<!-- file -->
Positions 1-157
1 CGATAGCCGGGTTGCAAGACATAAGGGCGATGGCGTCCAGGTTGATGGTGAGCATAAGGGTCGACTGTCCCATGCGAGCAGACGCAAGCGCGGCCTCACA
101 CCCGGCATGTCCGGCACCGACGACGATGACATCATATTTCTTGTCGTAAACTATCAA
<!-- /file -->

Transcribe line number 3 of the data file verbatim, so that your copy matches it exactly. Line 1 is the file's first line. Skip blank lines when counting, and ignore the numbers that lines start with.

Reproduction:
101 CCCGGCATGTCCGGCACCGACGACGATGACATCATATTTCTTGTCGTAAACTATCAA